As you sleep soundly, aided by the use of continuous positive airway pressure (CPAP), a sputtering noise begins and soon water is splashing you in the face, waking you up. Moisture in the CPAP tubing or mask is a frequent (and annoying) occurrence with the use of a heated humidifier, but how can it be avoided?
In most cases, moisture in the CPAP tubing or mask is secondary to the use of a heated humidifier. Without a humidifier in place, exhalation may also cause a small amount of water to condense within these plastic parts. The heated humidifier increases the comfort of using CPAP, reducing dryness within the nose or mouth and making nosebleeds less likely. There is a trade-off to introducing this additional water to the treatment, however.
When the humidity enters an unheated tube, the difference in temperature may cause condensation to occur. Small beads of water may form within the tubing. As these coalesce, rivulets of the water may make their way to the mask and your face. The warmer the humidifier air – and the colder the tubing – the more condensation occur. If the humidity setting is turned up, more moisture may be in the air to rain out within the tubes or mask.
What can be done to eliminate this from happening? Any of the various options basically involve trying to closer match the temperature inside and outside of the tubing. Perhaps the most desirable option is to use a heated tube that delivers the warm, moist air from the heated humidifier to the CPAP mask. This will maximize the benefit of the humidifier. All of the major manufacturers of CPAP equipment now offer heated or climate line tubing as part of their latest models. These have a heated coil that run the length of the tube and keep the air inside warmed. The power is integrated into the back of the CPAP machine and the tubing easily connects to the various mask interfaces. In addition, it is possible to purchase a separate heated tubing component to use with older machines.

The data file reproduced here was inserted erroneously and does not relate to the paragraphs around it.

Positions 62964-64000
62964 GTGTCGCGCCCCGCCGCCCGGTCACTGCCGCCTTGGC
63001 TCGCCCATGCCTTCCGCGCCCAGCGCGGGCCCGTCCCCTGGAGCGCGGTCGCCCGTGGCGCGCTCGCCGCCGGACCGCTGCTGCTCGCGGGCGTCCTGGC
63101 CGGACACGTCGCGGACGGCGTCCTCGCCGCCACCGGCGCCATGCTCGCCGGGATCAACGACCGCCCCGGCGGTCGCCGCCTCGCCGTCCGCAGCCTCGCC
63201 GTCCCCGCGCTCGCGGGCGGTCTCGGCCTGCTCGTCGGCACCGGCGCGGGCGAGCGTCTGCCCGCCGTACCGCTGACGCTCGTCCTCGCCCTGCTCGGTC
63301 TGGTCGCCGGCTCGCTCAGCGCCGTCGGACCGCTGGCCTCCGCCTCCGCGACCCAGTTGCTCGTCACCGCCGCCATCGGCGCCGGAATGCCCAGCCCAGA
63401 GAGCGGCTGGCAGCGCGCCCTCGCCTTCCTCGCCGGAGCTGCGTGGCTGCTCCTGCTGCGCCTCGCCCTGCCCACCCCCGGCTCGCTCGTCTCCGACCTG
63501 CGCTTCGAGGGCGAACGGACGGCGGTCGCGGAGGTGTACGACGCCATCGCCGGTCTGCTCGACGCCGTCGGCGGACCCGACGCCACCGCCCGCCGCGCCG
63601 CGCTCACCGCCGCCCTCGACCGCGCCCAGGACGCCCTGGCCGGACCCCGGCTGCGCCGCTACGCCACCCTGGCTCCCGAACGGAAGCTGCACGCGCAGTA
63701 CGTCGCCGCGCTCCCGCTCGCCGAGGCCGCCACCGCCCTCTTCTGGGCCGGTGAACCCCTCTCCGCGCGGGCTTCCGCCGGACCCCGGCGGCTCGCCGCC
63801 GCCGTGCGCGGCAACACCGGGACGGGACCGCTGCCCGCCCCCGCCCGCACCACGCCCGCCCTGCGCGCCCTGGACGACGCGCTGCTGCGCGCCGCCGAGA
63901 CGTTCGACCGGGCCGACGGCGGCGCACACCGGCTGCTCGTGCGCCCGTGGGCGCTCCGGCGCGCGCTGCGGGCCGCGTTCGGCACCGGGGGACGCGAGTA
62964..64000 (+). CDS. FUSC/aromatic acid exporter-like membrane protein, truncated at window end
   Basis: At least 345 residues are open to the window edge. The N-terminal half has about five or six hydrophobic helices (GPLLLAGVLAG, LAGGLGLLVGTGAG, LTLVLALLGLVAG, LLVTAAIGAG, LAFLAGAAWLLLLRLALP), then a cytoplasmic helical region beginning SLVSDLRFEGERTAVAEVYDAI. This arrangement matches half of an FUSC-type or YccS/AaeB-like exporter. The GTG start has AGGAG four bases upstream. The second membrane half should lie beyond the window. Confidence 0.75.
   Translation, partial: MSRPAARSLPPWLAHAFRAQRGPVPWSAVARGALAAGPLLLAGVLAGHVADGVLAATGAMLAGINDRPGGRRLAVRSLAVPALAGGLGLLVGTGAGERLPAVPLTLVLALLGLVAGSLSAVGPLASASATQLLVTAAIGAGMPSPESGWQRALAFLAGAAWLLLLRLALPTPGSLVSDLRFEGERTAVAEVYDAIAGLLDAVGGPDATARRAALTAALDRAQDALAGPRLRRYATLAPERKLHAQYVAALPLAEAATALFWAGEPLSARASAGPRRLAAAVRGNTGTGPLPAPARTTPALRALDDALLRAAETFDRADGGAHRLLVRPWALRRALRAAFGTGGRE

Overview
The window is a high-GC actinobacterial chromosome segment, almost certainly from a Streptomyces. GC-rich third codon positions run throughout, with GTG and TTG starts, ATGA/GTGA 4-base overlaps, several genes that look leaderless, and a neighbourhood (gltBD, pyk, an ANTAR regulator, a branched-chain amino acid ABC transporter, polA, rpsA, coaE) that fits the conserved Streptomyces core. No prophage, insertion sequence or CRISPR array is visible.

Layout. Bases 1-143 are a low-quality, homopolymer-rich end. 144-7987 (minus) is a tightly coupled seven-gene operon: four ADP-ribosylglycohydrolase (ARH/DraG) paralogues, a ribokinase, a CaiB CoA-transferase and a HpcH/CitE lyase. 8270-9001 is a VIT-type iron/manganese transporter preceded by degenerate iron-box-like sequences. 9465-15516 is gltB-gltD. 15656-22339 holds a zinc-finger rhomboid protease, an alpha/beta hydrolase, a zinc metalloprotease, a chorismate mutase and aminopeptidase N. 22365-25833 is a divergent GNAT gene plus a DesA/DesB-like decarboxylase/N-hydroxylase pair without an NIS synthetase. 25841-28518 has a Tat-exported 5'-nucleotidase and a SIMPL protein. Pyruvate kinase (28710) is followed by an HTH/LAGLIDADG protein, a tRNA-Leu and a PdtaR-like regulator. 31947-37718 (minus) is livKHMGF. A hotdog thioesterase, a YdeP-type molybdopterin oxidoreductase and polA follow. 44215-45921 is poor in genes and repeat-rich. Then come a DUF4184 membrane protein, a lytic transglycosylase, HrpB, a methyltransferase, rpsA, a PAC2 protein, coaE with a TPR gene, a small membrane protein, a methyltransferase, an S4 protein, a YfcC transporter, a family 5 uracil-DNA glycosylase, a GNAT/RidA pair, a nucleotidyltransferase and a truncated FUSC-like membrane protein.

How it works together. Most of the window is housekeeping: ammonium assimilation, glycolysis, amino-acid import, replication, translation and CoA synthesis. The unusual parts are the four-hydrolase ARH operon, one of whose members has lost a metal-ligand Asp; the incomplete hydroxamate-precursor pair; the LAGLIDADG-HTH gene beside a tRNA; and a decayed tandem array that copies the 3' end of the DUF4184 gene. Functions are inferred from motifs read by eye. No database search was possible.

A less expensive and simple option is to adjust the temperature of the heated humidifier or your bedroom. Turn down the temperature of the humidifier or turn up the thermostat in your bedroom. You may find that it is more comfortable to sleep in a cool room, so you might start by adjusting the humidifier.
Another popular option is to turn the CPAP tubing under the bed covers. This will warm the tube and reduce the condensation. There are fabric coverings sold that can insulate the tubing as well. The most popular brand is sold as SnuggleHose. These come in various colors, patterns, and fabrics. If you are crafty, similar covers can be made easily with a long piece of fabric and a sewing machine or needle and thread.
The last option is to put the CPAP machine on the floor. By putting it in a lower position that where you are lying in bed, the moisture that does collect within the tubing will run back to the humidifier, rather than dousing you in the face in the middle of the night.
There are a number of highly effective options to reduce the condensation that can collect in CPAP tubing with the use of a heated humidifier. The benefits of the moisture largely outweigh the inconvenience, and a few accommodations will ensure that your sleep continues to be benefited by CPAP without any unnecessary disruptions.